Pocosin

The Grand Bay Swamp in Area D represents the westernmost occurrence of pocosin along the Gulf Coast, a natural feature of regional significance. Pocosin, a natural community more commonly associated with the Atlantic Coastal Plain of the Carolinas, comprises a virtually impenetrable, shrub thicket of sweetbay, titi, swamp black gum, and slash pine laced with bamboo vine. The plants grow on a substrate of waterlogged organic matter often as much as 2 meters thick. Rare plants known from this community include Atlantic white cedar and spoonflower.

 

 

Barrier Islands

A string of near-shore barrier islands form part of the southern boundary of the Area D. These islands are continually eroding primarily because of a lack of available sediments. The open-bay areas behind the islands support large productive oyster reefs and seagrass beds. The habitats provide cover and food availability for a host of estuarine and marine species. The coastline is fringed with salt flats, salt shrub thickets, shell middens, and tidal creeks which provide shelter and foraging habitat to a variety of game and nongame wildlife.

 

 

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How an Expansion Contributes to Grand Bay's Conservation Goals

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Every National Wildlife Refuge has a Comprehensive Conservation Plan (CCP), a document that provides direction for managing the refuge over a 15-year time period. Comprehensive conservation plans address conservation of fish, wildlife, and plant resources and their related habitats, while providing opportunities for compatible wildlife-dependent recreation uses. An overriding consideration reflected in these plans is that fish and wildlife conservation has first priority in refuge management, and that public use be allowed and encouraged as long as it is compatible with, or does not detract from, the Refuge System mission and refuge purpose(s).

An expansion of Grand Bay National Wildlife Refuge would provide serveral conservation benefits, such as:

  • Prevention of the fragmentation of longleaf and slash pine savannas, flatwoods, pond cypress savanna, and brackish and salt marsh communities
  • Many opportunities for partnership with agencies such as The Nature Conservancy, NOAA, and MDMR (Grand Bay Coastal Preserve)
  • Increased potential for re-establishing a second breeding flock of the endangered Mississippi sandhill crane
  • Groundwater recharge for the regional aquifer and a source of high quality water to the productive estuarine waters of the Gulf of Mexico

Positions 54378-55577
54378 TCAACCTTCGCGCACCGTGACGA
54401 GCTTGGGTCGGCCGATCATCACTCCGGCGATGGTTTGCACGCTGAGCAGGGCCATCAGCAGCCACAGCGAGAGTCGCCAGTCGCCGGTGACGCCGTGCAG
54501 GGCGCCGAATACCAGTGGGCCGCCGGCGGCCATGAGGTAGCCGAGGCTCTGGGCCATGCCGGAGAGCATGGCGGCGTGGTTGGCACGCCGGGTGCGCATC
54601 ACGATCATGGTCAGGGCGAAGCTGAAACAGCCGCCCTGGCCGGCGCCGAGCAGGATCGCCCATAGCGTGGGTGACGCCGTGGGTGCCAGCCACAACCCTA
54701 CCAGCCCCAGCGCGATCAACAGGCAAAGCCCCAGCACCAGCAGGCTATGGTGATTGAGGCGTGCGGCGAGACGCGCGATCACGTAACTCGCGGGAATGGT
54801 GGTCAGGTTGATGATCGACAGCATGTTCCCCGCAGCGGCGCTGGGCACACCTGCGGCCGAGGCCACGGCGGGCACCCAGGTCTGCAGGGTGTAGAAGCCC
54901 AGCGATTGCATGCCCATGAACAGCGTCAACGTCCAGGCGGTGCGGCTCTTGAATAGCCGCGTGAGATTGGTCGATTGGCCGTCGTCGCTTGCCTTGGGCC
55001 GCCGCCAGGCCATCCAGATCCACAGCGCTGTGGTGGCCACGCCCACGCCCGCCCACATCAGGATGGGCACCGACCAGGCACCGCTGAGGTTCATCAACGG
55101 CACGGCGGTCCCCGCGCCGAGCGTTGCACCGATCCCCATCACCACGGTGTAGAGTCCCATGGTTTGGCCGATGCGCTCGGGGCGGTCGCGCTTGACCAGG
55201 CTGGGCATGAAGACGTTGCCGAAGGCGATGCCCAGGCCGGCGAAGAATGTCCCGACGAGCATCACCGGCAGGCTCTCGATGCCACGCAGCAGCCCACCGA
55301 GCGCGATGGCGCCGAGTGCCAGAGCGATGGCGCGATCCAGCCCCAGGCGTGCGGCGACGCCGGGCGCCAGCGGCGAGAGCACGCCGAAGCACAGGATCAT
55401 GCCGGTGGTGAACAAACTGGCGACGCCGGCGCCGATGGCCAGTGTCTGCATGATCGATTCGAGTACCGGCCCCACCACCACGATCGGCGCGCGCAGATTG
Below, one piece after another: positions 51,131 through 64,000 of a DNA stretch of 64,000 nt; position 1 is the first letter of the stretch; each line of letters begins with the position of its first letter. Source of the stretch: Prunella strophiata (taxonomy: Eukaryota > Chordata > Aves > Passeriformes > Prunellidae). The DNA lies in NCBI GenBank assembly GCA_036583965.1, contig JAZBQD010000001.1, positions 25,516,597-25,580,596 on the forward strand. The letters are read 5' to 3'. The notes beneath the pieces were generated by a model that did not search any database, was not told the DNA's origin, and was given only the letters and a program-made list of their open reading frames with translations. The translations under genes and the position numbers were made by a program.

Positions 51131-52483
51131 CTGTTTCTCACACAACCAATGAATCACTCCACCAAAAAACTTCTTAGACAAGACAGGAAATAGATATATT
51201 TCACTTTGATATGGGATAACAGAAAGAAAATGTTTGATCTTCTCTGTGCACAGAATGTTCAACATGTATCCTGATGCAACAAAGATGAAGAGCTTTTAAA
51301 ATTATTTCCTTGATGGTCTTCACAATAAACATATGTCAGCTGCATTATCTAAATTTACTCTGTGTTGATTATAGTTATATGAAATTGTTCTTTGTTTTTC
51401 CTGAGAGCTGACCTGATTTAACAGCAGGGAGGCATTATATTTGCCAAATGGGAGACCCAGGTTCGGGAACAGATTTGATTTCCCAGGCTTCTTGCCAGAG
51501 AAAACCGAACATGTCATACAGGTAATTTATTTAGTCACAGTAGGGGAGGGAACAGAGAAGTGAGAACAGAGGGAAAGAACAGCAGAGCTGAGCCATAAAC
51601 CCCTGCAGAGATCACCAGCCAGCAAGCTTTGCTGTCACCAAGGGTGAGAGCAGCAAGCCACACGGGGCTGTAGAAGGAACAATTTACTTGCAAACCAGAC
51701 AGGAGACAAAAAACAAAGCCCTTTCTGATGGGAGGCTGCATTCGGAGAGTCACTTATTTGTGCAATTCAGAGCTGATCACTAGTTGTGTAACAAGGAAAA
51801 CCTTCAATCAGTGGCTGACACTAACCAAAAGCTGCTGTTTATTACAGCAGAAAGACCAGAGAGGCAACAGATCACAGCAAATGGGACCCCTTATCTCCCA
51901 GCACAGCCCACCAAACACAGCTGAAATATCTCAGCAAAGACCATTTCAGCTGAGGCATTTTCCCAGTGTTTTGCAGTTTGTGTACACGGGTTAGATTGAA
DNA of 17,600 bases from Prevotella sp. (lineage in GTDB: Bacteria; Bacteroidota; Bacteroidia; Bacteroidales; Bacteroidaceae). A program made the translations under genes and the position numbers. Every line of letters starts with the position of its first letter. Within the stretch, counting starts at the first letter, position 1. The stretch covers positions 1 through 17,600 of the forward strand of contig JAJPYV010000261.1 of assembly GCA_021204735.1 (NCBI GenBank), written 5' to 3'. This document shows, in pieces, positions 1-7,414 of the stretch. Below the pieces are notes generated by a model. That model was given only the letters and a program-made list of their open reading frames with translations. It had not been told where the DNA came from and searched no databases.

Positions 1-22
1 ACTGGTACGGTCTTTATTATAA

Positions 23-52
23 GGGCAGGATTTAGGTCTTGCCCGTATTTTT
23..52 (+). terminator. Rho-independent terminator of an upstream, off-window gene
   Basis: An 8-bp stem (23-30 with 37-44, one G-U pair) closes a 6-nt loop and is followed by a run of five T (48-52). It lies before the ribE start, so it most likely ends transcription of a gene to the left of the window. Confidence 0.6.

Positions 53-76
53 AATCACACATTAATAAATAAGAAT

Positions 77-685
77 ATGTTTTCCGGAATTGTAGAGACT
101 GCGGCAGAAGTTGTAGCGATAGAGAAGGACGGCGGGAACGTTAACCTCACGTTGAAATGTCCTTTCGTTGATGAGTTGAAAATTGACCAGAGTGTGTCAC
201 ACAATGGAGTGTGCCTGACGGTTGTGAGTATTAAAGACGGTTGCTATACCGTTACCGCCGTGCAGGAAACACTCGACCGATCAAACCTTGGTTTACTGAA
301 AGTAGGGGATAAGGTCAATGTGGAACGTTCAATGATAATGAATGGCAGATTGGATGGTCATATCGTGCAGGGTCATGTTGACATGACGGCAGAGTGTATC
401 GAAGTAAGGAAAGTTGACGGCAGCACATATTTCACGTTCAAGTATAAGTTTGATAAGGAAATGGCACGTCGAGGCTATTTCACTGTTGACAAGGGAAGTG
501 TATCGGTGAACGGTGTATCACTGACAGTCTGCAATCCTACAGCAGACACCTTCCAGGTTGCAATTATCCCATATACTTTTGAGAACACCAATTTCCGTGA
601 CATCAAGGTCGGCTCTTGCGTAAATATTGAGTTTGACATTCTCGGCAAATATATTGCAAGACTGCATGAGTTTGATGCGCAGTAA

This proposal seeks to meet both present and future land conservation and resource protection needs for Grand Bay NWR. By protecting additional conservation lands critical to the management of refuge resources, it is tied to many of the goals and objectives of the Refuge’s Comprehensive Conservation Plan including:

  • Goal 1: Fish and Wildlife Populations and Habitat Management - In support of national and regional plans, promote management actions that will provide for viable populations of native fish and wildlife species and habitats, with special emphasis on wet pine savanna;
    • Objective 1-1: Migratory Waterfowl – Within 15 years of CCP approval, support the annual population objective of the North American Waterfowl Management Plan (NAWMP), by contributing 20 percent (3,600 ducks) of a midwinter population of approximately 18,000 ducks in the Coastal Mississippi Wetlands Initiative Area.
    • Objective 1-2: Other Migratory Birds – Within 15 years of CCP approval, provide habitats sufficient to meet population goals of regional and national bird conservation plans.
    • Objective 1-3: Threatened and Endangered Species – Document all sightings of listed species, and within 15 years of CCP approval, create and enhance favorable conditions for gopher tortoises (200 acres) and possible reintroduction of 12-15 Mississippi sandhill cranes (5-7 nesting pairs) and gopher frog (creating 2 ponds).
    • Objective 1-5: Wet Pine Savanna – Within 15 years of CCP approval, restore 2,500 acres of wet pine savanna habitat, supporting primarily grassy-herbaceous dominated conditions to benefit grassland birds.
    • Objective 1-6: Forested Wetlands – Within 15 years of CCP approval, restore forest structure to promote super-emergent trees, cavities, and understory structure on approximately 2,000 acres to benefit migratory land birds.
  • Goal 2: Resource Protection - Identify, conserve and protect natural and cultural resources through partnerships, land protection programs, and law enforcement.
    • Objective 2-2: Cultural Resources – Within 15 years of CCP approval, develop and begin to implement a Cultural Resources Management Plan (CRMP).
  • Goal 3: Visitor Services - Provide opportunities for high quality, wildlife-dependent public uses, leading to greater understanding and enjoyment of fish, wildlife, and the Gulf Coast ecosystems contained within the refuge.
    • Objective 3-1: Visitor Services Plan – Within three years of CCP completion, develop a Visitor Services Plan to be used in managing public use facilities and opportunities on the refuge.
    • Objective 3-3: Fishing and Hunting – Continue to allow fishing and provide hunting for deer, squirrel, and waterfowl consistent with state regulations and seasons.

 

 

 

A closeup of a brown sandhill crane chick
Grand Bay's Comprehensive Conservation Plan lists an opportunity to reintroduce endangered Mississippi sandhill cranes to the refuge within the next 12 years. Photo: USFWS crane cam at Mississippi Sandhill Crane NWR.


A white and purple-pink pitcher plant
A pitcher plant at Grand Bay, characteristic of the pine savanna and flatwood habitats. Photo © Tom Carlisle.


A sparrow in a tree
Seaside sparrow. Photo © Tom Carlisle.


Sunset at Grand Bay
Sunset at the bay. Photo © Tom Carlisle.


A doe staring straight at the camera
An expansion of Grand Bay would continue to allow for fishing and provide hunting for deer, squirrel, and waterfowl consistent with state regulations and seasons. Photo: USFWS.
Last updated: June 21, 2011